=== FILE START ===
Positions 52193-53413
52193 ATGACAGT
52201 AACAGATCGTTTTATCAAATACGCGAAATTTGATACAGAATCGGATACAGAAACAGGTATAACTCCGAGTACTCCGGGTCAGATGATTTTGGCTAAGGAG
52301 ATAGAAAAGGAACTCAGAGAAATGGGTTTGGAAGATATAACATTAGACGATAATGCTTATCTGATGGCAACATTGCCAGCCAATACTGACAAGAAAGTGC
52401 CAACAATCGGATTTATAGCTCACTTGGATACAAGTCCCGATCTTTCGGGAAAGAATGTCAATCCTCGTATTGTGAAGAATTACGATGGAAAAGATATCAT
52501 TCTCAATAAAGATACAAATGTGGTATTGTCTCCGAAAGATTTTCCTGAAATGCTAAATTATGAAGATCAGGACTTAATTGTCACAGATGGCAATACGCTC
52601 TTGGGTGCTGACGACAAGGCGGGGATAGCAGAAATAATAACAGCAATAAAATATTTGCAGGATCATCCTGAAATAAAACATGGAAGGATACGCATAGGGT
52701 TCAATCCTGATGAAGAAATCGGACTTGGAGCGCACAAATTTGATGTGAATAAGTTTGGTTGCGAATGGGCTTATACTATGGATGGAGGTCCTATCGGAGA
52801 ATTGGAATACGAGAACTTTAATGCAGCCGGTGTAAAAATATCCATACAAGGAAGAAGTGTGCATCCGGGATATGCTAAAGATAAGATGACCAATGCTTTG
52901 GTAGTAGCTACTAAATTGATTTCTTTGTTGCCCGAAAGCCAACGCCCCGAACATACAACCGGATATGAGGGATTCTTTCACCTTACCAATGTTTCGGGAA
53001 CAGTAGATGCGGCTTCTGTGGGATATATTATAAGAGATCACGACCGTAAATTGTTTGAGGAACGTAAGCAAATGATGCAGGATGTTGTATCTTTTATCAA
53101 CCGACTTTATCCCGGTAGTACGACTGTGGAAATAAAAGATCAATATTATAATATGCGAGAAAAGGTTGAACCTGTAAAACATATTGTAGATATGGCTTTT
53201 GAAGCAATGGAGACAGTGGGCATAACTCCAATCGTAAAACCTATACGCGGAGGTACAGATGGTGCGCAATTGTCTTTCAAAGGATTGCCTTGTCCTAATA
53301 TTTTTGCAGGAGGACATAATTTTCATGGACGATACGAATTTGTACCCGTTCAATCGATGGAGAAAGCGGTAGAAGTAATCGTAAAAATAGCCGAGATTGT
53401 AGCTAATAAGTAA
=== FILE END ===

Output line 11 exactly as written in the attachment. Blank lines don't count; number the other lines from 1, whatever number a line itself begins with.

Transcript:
53001 CAGTAGATGCGGCTTCTGTGGGATATATTATAAGAGATCACGACCGTAAATTGTTTGAGGAACGTAAGCAAATGATGCAGGATGTTGTATCTTTTATCAA